The public are being encouraged to be considerate of one another when using Edinburgh’s many off-road paths, parks and green spaces.
Since restrictions were introduced to help manage the coronavirus outbreak, there’s been an increase in people using the city’s network of paths and parks as part of their daily exercise – with to up to five times the normal number of people in some areas.
We’ve shared guidance to help everyone walking, running, cycling, wheeling or walking their dogs to get the most out of daily outings while maintaining physical distancing safely
We’re asking everyone to follow our Paths for Everyone code of conduct and to:
- Consider other path users when enjoying exercise outdoors
- Follow Scottish Government guidance on physical distancing
- When cycling, slow right down when overtaking
- Stay local
- Choose somewhere quieter or with wider paths, if you can
- Try to avoid busy times - early evening or early morning tend to be quieter
Council Leader Adam McVey said:
This is a particularly trying time for everyone, and I know that our many picturesque and biodiverse off-road paths and parks offer a haven for lots of people.
We want residents to be able enjoy these spaces for their daily exercise while also protecting their safety and that of others, so we’re asking park and path users to take extra care and consider one another when walking, cycling, wheeling or jogging along these routes.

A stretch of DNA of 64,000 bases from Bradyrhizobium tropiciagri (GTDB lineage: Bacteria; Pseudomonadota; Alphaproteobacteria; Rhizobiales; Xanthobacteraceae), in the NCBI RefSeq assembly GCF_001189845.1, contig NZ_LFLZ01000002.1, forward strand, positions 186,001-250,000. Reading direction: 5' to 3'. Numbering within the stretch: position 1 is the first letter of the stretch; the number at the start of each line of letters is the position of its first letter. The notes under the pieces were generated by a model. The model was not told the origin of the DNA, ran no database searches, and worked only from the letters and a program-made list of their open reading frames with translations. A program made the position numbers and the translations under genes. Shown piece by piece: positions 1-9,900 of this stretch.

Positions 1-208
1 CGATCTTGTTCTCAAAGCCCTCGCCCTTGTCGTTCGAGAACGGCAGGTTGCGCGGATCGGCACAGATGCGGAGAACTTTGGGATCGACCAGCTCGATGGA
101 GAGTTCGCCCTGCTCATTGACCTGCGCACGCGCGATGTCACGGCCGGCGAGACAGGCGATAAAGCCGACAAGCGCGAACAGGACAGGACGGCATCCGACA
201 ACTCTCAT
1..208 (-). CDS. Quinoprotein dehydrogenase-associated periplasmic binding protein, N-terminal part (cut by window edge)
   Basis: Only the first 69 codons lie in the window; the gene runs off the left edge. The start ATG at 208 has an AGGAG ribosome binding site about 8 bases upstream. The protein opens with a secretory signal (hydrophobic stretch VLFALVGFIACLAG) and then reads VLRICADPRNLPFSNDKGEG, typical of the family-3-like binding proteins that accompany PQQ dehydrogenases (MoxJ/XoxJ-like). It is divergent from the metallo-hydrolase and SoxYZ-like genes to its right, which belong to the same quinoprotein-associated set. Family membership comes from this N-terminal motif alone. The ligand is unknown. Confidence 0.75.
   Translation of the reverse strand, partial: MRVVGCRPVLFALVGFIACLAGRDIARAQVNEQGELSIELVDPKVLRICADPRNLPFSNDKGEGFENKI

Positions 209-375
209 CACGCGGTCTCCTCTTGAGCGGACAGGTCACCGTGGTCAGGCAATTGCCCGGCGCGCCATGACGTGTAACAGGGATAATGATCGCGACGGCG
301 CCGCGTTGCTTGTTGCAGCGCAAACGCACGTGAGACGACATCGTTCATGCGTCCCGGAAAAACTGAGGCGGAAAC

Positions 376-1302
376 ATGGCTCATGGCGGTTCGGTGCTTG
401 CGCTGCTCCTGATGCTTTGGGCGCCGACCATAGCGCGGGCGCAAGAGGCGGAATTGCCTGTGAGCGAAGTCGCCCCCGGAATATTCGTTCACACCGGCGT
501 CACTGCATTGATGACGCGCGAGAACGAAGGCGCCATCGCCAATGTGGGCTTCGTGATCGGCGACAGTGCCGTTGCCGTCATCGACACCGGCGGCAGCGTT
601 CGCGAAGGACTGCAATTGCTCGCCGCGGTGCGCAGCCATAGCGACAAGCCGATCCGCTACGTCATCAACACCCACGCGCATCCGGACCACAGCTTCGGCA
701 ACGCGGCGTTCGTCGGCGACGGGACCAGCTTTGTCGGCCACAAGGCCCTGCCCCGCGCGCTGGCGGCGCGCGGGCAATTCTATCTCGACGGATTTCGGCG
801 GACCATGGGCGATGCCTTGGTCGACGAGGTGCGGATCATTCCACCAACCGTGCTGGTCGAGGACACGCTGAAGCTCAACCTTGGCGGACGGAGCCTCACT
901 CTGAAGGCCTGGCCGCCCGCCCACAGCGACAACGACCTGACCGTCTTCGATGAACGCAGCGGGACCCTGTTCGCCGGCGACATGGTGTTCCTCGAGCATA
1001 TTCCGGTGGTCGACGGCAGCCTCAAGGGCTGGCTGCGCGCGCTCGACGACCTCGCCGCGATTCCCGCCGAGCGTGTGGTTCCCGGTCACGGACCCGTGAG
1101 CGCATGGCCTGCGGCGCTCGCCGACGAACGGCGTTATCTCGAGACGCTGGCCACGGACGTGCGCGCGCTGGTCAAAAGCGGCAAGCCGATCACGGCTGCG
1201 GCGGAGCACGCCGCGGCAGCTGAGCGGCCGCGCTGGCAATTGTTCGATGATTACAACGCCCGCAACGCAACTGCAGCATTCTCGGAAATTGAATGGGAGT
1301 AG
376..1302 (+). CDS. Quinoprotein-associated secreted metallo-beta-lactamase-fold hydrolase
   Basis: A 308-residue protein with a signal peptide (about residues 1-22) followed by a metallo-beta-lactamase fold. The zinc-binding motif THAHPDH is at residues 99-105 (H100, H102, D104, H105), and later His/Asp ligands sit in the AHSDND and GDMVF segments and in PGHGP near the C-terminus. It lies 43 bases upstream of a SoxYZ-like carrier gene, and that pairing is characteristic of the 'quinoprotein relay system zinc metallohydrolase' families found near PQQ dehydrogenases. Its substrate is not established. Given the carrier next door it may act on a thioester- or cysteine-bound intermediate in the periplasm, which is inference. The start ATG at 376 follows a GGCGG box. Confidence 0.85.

Depute Leader Cammy Day said:
Our parks, paths and green spaces are popular at the best of times, but they are exceptionally busy at the moment, which can make physical distancing difficult. This can be particularly challenging for people with mobility issues or pushing prams.
I know most people are doing their best to give each other room as they take their daily exercise, and if we all stick to the Paths for Everyone code of conduct, we’ll all be able to benefit from these lovely spots safely.
To help spread the message, we’ll be sharing posts on social media and putting up signs with key advice in all parks and along some of the most popular routes. These include areas around the Union Canal towpath, the Water of Leith walkway, Portobello Promenade, the Innocent Railway path, the North Edinburgh Path Network, the Gilmerton to Roslin QuietRoute and Holyrood Park.
The first five weeks of lockdown saw a surge in use of the Union Canal towpath, with a 17% growth in pedestrian numbers at Harrison Park, while cycling rates increased by 76% at Wester Hailes. On the North Edinburgh Path Network at Rodney St, pedestrian numbers have grown by 14% and cycling by 32%. During some periods, especially weekends, even higher numbers have been recorded.
Last week, we published plans to create safer spaces for people walking and cycling on the city’s streets, such as road closures, widened pavements and temporary cycle lanes. We’re also proposing to bring forward longer term measures to prioritise pedestrians and cyclists as restrictions are eased.
Find out more about the Paths for Everyone code of conduct online.